(92) unfinished {3}

(More scattered, simple reflections at the just-past-mid-point of Orthodox Lent)

Unless you become like a little child…”

What is funny is that, in the end, the joy of Pascha/Easter along with the many joys of life, are all freely-given gifts. This is easy for me to say, but much harder to practice. Yet, I know it’s true. No matter how diligently I fast, pray, root out sin, etc., I will never be “worthy” of the grace of Pascha. I will probably always be learning how to live in this extraordinary tension and gift of the overwhelming grace and “enough-ness” of God and the daily practice of taking action, working out salvation, and following Christ in tangible ways.

I came across this story in an amazing book called Everyday Saints and Other Stories by Archimandrite Tikhon Shevkunov (trans. Julian Henry Lowenfeld, Pokrov Publications, 2012, p. 209). I think somehow the simplicity of this peasant’s offering to God captures the goal and essence of our childlike approach to Him and I hope the image of his bowl of milk and the little fox stays with me through these last days of Lent.

The Tale of the Prayer and the Little Fox

In Egypt, in whose ancient Christian past there had once been many grand monasteries, there once lived a monk who befriended an uneducated and simple peasant farmer. One day this peasant said to the monk, “I too respect God who created this world! Every evening I pour out a bowl of goat’s milk and leave it under a palm tree. In the evening God comes and drinks up my milk! He is very fond of it! There’s never once been a time when even a drop of milk is left in the bowl.”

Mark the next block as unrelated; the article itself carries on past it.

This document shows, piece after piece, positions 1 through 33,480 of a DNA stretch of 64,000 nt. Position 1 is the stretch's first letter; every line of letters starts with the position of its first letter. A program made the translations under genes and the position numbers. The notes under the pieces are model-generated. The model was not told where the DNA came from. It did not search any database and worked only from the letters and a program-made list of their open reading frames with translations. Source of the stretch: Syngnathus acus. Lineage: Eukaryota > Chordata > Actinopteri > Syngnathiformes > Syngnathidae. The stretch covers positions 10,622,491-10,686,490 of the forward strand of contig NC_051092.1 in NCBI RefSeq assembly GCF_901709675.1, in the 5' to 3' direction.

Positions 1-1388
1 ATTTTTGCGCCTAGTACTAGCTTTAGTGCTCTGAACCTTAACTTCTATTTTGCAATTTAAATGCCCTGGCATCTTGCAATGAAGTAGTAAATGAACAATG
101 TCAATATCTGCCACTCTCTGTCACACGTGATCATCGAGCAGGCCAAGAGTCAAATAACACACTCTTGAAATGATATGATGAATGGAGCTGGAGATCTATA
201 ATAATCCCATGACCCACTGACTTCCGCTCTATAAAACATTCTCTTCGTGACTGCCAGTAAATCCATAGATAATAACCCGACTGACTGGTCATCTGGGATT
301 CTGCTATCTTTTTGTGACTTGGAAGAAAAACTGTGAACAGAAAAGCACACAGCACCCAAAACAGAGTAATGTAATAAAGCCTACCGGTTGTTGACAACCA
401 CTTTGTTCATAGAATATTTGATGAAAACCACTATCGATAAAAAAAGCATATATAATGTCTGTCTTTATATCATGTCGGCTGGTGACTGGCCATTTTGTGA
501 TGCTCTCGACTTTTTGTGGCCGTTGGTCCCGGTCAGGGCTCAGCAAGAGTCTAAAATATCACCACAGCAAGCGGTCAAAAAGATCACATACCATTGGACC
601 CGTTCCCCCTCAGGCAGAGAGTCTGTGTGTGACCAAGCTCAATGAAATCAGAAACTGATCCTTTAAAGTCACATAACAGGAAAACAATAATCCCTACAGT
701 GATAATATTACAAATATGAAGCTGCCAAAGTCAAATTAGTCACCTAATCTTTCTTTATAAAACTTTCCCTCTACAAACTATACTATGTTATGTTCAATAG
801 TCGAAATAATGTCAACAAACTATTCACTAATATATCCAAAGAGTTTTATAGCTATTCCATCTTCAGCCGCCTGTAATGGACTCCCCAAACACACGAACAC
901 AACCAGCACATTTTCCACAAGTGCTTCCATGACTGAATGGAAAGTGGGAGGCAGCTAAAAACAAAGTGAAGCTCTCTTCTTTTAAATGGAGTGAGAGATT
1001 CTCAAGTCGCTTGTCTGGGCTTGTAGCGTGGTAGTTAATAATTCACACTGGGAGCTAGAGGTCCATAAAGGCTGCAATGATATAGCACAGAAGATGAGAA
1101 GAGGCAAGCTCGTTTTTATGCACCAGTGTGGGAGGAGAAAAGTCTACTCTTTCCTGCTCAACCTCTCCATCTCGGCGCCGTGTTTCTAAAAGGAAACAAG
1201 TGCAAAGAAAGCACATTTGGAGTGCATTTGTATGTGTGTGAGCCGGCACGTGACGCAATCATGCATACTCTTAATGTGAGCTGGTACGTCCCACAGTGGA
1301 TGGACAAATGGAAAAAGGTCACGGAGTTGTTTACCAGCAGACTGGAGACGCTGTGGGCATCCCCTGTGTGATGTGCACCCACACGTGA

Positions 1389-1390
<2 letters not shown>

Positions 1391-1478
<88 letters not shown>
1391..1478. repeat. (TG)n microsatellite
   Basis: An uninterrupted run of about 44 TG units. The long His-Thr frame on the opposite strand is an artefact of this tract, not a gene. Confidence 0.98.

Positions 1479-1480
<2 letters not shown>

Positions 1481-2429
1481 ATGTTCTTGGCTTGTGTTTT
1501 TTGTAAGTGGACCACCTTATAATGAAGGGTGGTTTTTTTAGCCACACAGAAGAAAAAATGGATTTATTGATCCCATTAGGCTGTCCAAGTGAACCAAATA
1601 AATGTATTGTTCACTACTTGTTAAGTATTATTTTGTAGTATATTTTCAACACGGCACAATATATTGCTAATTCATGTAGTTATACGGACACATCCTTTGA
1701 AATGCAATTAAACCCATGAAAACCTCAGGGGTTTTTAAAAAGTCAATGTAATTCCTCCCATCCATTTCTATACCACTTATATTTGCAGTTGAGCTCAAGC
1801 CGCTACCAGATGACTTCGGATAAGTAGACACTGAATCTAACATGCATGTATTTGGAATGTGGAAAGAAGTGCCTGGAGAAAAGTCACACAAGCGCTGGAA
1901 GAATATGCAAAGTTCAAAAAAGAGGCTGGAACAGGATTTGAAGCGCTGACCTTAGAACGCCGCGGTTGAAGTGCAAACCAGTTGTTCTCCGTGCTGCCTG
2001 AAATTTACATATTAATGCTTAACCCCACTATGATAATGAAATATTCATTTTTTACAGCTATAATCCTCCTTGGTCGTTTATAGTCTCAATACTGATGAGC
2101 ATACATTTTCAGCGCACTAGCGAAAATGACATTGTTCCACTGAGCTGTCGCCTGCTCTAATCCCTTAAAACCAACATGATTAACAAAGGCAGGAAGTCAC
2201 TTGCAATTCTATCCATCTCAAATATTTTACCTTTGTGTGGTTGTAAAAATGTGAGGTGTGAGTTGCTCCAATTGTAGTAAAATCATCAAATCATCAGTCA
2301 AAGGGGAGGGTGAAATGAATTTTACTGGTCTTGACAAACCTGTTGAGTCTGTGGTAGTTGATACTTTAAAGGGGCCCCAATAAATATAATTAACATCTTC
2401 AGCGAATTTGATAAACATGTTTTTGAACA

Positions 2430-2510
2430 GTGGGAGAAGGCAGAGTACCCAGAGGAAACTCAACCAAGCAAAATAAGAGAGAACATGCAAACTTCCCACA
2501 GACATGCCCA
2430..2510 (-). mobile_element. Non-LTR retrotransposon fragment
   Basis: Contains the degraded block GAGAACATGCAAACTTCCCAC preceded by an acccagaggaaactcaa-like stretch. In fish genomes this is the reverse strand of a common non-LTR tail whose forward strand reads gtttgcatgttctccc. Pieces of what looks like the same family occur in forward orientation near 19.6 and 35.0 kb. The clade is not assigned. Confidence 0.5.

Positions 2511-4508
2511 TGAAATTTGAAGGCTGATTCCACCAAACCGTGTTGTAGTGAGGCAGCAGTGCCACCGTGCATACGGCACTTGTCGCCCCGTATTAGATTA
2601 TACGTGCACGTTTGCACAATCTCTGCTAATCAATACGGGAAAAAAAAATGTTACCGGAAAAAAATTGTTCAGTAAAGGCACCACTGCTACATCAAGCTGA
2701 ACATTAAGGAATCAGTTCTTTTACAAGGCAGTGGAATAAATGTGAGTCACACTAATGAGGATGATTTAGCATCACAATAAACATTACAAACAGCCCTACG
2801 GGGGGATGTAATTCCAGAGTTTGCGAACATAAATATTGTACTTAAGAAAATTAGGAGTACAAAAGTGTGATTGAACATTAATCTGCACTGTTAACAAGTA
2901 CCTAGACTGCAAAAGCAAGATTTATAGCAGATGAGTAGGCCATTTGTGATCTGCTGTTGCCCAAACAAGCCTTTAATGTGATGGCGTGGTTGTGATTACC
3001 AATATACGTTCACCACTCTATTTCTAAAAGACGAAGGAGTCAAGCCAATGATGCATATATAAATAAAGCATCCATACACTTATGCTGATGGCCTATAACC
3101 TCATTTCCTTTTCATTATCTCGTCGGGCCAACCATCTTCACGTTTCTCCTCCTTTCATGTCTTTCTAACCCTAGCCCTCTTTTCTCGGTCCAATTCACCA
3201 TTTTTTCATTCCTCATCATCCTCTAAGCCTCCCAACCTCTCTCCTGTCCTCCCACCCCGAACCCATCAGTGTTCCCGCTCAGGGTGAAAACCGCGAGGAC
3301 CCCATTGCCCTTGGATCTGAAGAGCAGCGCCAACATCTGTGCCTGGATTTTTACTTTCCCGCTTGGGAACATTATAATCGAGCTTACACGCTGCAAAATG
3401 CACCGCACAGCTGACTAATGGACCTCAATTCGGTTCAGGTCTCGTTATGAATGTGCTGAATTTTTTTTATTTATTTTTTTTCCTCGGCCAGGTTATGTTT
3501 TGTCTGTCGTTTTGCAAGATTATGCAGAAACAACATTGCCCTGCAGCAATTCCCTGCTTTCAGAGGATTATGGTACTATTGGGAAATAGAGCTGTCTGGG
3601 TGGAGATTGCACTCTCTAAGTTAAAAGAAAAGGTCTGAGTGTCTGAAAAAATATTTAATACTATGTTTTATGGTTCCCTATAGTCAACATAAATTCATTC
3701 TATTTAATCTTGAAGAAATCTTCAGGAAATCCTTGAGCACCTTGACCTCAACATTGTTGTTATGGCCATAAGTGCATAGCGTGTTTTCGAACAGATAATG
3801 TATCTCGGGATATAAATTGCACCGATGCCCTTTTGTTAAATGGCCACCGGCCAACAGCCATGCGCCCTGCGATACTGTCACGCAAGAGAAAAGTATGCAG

Hearing these words, the monk could not help smiling. He kindly and logically explained to his friend that God doesn’t need a bowl of goat’s milk. But the peasant so stubbornly insisted that he was right that the monk then suggested that the next night they secretly watch to see what happened after the bowl of milk was left under the palm tree.

No sooner said than done. When night fell, the monk and the peasant hid themselves some distance from the tree, and soon in the moonlight they saw how a little fox crept up to the bowl and lapped up all the milk till the bowl was empty.

“Indeed!” the peasant sighed disappointedly. “Now I can see that it wasn’t God!”

The monk tried to comfort the peasant and explained that God is a spirit, that God is something completely beyond our poor ability to comprehend in our world, and that people comprehend His presence each in their own unique way. But the peasant merely stood hanging his head sadly. Then he wept and went back home to his hovel.

The monk also went back to his cell, but when he got there he was amazed to see an angel blocking his path. Utterly terrified, the monk fell to his knees, but the angel said to him:

“That simple fellow had neither education nor wisdom nor book-learning enough to be able to comprehend God otherwise. Then you with your wisdom and book learning took away what little he had! You will say that doubtless you reasoned correctly. But there’s one thing that you don’t know, oh learned man: God, seeing the sincerity and true heart of this good peasant, every night sent the little fox to that palm tree to comfort him and accept his sacrifice.” 


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